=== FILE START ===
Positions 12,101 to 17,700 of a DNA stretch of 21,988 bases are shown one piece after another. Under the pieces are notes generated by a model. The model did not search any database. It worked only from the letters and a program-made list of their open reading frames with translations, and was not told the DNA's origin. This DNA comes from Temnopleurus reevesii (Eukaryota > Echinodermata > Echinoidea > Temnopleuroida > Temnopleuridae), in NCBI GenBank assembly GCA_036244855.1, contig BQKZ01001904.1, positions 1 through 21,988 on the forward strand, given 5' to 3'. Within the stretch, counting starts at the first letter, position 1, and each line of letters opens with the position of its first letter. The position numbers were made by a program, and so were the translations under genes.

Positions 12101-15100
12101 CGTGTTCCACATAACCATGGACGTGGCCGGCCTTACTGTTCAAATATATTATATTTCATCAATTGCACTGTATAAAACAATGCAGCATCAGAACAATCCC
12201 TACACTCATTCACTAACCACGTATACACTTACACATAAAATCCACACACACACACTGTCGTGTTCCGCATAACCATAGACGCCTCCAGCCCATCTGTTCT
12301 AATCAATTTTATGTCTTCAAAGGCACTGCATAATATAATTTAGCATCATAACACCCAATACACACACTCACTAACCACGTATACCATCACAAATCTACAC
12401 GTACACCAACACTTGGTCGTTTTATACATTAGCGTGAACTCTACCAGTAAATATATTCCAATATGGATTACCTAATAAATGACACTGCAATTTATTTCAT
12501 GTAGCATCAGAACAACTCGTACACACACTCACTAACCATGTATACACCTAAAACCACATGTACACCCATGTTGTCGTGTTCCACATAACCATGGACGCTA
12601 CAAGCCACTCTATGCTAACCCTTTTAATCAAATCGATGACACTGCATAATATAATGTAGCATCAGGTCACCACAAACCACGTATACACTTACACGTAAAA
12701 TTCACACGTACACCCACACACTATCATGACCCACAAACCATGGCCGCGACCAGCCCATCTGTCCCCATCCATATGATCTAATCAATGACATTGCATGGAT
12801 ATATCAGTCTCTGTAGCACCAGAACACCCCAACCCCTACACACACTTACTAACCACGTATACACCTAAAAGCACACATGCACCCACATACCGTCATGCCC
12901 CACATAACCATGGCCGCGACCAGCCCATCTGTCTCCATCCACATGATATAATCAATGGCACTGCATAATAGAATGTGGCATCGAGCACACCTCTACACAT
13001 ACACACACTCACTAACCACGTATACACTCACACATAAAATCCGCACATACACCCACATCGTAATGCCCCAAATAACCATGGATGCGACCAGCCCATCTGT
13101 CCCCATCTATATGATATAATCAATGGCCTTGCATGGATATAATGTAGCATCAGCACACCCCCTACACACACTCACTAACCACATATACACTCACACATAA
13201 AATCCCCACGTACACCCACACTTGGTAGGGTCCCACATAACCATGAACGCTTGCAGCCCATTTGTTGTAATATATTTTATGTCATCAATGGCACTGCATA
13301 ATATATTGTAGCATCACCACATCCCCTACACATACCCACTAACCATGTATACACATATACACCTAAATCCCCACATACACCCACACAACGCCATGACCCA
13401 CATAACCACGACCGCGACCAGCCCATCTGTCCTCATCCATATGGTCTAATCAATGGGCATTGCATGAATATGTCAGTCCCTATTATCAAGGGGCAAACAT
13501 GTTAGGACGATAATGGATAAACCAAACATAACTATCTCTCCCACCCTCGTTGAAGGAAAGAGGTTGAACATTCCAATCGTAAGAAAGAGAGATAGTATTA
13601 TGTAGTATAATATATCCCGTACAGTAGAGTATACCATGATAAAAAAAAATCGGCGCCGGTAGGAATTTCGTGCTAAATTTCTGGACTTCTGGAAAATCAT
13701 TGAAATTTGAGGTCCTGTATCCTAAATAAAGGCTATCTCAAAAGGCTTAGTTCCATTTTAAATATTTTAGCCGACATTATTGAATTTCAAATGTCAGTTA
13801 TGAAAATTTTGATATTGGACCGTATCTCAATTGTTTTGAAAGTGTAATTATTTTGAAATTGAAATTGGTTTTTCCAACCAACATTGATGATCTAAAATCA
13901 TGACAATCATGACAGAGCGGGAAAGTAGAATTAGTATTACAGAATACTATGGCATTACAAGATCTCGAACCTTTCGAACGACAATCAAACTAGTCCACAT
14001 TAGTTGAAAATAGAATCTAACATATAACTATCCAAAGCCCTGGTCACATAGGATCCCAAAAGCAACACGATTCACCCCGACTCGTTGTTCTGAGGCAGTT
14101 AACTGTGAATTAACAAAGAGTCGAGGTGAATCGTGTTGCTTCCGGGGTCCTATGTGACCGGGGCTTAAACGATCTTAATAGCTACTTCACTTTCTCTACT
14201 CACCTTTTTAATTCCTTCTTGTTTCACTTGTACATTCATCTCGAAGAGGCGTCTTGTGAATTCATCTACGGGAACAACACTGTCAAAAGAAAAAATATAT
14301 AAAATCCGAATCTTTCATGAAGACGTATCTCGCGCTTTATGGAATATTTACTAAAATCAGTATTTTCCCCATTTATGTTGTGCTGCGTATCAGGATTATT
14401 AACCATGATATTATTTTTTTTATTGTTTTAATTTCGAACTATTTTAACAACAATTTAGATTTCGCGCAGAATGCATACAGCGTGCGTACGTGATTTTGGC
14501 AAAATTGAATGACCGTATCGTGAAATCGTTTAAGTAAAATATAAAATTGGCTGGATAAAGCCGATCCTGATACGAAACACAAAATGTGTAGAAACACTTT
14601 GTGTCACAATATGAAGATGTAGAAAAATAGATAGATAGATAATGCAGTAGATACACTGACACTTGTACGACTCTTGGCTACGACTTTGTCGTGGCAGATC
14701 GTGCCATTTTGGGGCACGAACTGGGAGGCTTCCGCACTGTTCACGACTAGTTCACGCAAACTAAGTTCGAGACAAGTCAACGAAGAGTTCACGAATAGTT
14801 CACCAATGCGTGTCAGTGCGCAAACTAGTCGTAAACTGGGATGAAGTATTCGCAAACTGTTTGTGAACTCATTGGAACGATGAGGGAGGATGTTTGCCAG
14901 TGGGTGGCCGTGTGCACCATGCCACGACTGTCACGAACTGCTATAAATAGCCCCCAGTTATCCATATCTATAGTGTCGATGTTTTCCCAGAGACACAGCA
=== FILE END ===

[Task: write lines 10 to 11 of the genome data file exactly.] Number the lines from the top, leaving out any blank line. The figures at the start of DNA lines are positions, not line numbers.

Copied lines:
12801 ATATCAGTCTCTGTAGCACCAGAACACCCCAACCCCTACACACACTTACTAACCACGTATACACCTAAAAGCACACATGCACCCACATACCGTCATGCCC
12901 CACATAACCATGGCCGCGACCAGCCCATCTGTCTCCATCCACATGATATAATCAATGGCACTGCATAATAGAATGTGGCATCGAGCACACCTCTACACAT